Despite Churchill’s belief in the importance of family and family life, he was also a relentlessly ambitious man and politics and government naturally took up huge amounts of his time, regularly taking him away from his family. He was often away from home – ‘more urgently occupied’, as Mary later wrote – either fighting wars or fighting elections. Clementine was politically astute and well-informed and, not content to sit on the sidelines, played an influential part in his political life. Like most women of her day, Clementine accepted that her own interests must always come second to those of her husband, but she acted as his political agent in London while he was serving in the trenches in the First World War (after he was sacked from the Admiralty and then resigned from government in 1915). She offered advice and met up with political leaders in London, determined to protect his political reputation in his absence.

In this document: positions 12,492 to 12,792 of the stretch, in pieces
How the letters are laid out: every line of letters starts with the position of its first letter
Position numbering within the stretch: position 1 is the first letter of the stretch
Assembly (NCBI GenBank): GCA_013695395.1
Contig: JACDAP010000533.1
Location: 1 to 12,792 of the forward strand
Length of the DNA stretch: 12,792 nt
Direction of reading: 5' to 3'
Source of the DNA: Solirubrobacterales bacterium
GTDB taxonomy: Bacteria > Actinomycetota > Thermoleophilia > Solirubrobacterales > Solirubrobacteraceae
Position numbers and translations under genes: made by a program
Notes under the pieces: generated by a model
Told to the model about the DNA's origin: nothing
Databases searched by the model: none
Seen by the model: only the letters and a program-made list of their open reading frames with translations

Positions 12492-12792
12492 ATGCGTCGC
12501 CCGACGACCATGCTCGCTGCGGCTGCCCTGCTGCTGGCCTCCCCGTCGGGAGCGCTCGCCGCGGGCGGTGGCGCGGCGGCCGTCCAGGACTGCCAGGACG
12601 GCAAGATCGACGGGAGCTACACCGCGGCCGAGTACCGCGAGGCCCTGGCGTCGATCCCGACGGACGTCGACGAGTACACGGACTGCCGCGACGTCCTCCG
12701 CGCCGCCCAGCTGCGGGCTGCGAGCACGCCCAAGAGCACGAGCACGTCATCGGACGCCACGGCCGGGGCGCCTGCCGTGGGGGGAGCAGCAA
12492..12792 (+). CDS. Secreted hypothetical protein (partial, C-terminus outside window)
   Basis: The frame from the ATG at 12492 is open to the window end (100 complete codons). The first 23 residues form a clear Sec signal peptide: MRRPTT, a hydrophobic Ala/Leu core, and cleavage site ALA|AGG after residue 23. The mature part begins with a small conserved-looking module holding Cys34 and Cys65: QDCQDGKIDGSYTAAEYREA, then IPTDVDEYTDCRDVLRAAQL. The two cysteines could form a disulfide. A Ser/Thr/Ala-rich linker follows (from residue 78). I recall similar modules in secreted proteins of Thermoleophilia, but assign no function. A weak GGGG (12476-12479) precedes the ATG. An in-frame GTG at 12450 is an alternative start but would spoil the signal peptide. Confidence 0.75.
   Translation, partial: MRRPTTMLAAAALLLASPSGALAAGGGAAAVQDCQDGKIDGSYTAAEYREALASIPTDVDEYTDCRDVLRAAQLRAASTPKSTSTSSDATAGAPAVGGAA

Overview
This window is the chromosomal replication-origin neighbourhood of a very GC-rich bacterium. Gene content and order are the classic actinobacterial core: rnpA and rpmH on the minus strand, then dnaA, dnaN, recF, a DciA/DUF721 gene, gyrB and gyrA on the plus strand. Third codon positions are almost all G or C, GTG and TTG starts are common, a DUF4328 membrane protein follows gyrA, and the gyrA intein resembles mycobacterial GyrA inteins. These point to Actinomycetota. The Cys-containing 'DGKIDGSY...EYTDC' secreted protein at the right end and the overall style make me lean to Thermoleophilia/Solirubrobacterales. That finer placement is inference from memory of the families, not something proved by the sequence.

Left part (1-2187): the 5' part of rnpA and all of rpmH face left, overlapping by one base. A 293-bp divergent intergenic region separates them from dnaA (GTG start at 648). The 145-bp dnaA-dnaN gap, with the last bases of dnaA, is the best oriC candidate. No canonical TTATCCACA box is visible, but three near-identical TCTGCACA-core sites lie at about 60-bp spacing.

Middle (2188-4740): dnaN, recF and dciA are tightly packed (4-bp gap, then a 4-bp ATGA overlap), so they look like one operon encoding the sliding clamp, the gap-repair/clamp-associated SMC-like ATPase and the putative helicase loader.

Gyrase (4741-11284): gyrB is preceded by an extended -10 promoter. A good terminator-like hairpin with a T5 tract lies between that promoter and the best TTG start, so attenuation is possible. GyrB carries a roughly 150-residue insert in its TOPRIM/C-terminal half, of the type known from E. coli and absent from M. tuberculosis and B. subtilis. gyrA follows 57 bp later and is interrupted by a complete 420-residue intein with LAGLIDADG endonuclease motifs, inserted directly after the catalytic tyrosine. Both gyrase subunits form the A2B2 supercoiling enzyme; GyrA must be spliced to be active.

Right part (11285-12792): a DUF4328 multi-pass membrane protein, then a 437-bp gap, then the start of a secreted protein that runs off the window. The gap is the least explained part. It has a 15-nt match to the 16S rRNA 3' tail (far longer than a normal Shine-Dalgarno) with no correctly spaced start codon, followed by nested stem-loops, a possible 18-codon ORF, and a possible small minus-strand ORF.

‘I hope you will forgive me if I tell you something that I feel you ought to know … There is a danger of your being generally disliked by your colleagues & subordinates because of your rough sarcastic & overbearing manner … I must confess that I have noticed a deterioration in your manner; & you are not so kind as you used to be … I cannot bear that those who serve the Country & yourself should not love you as well as admire and respect you.’
Clementine in a letter to Churchill, 27 June 1940, in Soames, Speaking for Themselves
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